KATHMANDU, OCT 29 -
Kiyoko Ogura, a Japanese journalist based in Nepal since 1993, has written several books and contributed to academic journals on the Maoist insurgency and Nepal’s political spectrum. She reported from the Maoist ‘base areas’ of Rolpa and Rukum during the insurgency and is the author of Kathmandu Spring: The People’s Movement of 1990 and Dissolving the Nepali Monarchy [Nepal Ousei Kaitai, in Japanese]. . The Post’s Dewan Rai and Gyanu Adhikari met with Ogura to discuss the stalemate in Nepali politics and a way out.
How do you see contemporary Nepali politics?
Today’s Nepali politics is the politics of three parties, the Maoists, Nepali Congress and UML, although the Madhesi parties are in the picture too. The three major powers came to the forefront through movements (Andolans). This generation of leaders are all Andolankaris, including, of course, the Maoists. What we see after 1990 is that all parties are good at fighting an enemy and they fight hard to defeat that enemy but none of them have policies on how to build a nation. Whenever there’s a problem, they hit the streets to protest, including even those in the ruling coalition.
Why do the parties see alternatives in Andolans only? Why not utilise constitutional means?
It’s because this generation of leaders all come from Andolan-based political parties. Perhaps there will be a change when a younger generation comes to power. To hit the street and protest as soon as there’s a problem is destructive. They don’t know how to be constructive. I see that in the Maoists as well. After a 10 year movement, they were able to get rid of the monarchy. But they haven’t shown vision for what to do next. Andolan-based politics makes it possible to devise long-term policies about how to get state power, but doesn’t allow long-term plans for state building. As a result, politics becomes reactionary. The only concern after attaining state power is how to retain positions of power.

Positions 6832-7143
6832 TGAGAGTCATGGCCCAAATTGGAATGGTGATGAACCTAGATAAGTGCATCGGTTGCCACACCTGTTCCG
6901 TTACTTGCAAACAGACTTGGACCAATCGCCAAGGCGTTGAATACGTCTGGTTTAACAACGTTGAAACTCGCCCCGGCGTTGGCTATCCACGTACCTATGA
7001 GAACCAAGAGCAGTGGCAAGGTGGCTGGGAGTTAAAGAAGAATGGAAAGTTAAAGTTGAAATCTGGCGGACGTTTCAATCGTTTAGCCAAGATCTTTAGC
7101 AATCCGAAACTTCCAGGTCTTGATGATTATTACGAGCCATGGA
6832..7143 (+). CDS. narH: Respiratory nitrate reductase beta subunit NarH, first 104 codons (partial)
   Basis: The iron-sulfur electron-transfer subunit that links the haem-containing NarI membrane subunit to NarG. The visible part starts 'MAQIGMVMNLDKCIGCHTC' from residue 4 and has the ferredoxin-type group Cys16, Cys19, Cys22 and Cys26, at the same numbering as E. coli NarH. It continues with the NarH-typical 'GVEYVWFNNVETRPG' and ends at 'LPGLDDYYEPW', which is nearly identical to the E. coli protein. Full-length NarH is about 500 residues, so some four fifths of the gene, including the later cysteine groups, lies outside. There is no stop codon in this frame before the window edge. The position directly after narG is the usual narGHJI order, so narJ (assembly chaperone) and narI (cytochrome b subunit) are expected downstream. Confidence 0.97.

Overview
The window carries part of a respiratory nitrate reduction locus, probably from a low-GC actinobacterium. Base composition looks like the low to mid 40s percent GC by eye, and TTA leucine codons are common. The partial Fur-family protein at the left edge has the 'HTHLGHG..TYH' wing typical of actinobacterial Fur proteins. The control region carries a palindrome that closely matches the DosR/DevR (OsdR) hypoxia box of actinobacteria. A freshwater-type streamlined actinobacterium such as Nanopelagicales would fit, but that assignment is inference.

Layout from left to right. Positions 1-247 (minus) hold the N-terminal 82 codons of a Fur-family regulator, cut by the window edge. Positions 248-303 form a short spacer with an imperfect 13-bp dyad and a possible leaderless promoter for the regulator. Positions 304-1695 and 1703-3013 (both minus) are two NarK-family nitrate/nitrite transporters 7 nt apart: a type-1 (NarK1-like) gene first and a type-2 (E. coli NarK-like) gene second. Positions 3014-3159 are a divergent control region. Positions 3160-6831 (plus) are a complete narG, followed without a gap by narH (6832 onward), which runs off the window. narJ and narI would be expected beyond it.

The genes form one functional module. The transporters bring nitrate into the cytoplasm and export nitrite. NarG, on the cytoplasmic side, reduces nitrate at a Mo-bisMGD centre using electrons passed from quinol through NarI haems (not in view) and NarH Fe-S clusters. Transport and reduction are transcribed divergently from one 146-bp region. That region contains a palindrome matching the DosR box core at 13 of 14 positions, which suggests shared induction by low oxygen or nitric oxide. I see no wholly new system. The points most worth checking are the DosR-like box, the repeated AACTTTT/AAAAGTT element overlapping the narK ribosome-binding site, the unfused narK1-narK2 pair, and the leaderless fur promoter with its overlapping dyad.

How strongly does this tendency appear in the Maoists?
I talked to many Maoist politicians after they started their People’s War in 1996. They had plans for 10 to 20 years to attain power through a policy of a protracted People’s War. Look at them now. They don’t have plans for state building and play extremely short-term politics.
An example is the five-point agreement of May 15 (Jestha 2), but Prachandaji turned it down immediately because Madhesi and Janajati members of the Constituent Assembly opposed it. He thought perhaps he could benefit personally from going back on the agreement. All parties react to various immediate events, especially the Maoists, and change their stances. They don’t have strong policies and directions.
PM Baburam talks a lot about “leapfrogging” into a middle-income country. Do you think it is all rhetoric?
I haven’t seen that in his behaviour. Perhaps he has detailed policies but I haven’t seen them in his actions. The larger issue is that all actions are extremely dependent on personal pursuits for power. This applies to the crisis that arose during Girija Prasad Koirala’s time as well. In every turning point, big and small, power games come into play.
Should we even expect anything from politicians except power games?
I don’t think it’s the norm everywhere. A country can’t run on power games alone. Take Baburam Bhattarai for example. He declared elections for November 22 and that date is approaching. It is certain that there won’t be elections then. At least in Japan, when a PM can’t accomplish something he’s publicly declared, he resigns.
Are you saying he’s morally obligated to resign?
If he can’t hold elections on the date he declared, it becomes a moral issue, at least in Japan. I don’t know what moral standards are in Nepal.
Going back to the background of the three major parties, do you see substantial difference among them?
All three are Andolan-based parties, so we can talk about what they fought against. After the Andolans, a common nature emerges, which is the hunger for power at any cost. Basically, the Nepali Congress started as a party fighting for multi-party democracy. Going back to the Jhapa Andolan, the UML’s roots are in anti-feudalism, anti-Jamindar politics. As for the Maoists, one has to ask—why did they pick up guns?
What was the motivation?
I haven’t found an answer so far. I’ve been to Rolpa many times during and after the conflict, and I’ve asked myself why they started with Rolpa. Listening to people like Santosh Budha Magarji is like listening to something that’s been taught and rehearsed. Looking at Nepal’s history, was an armed movement necessary? I have no answers. But there appear to be two main causes: one was for social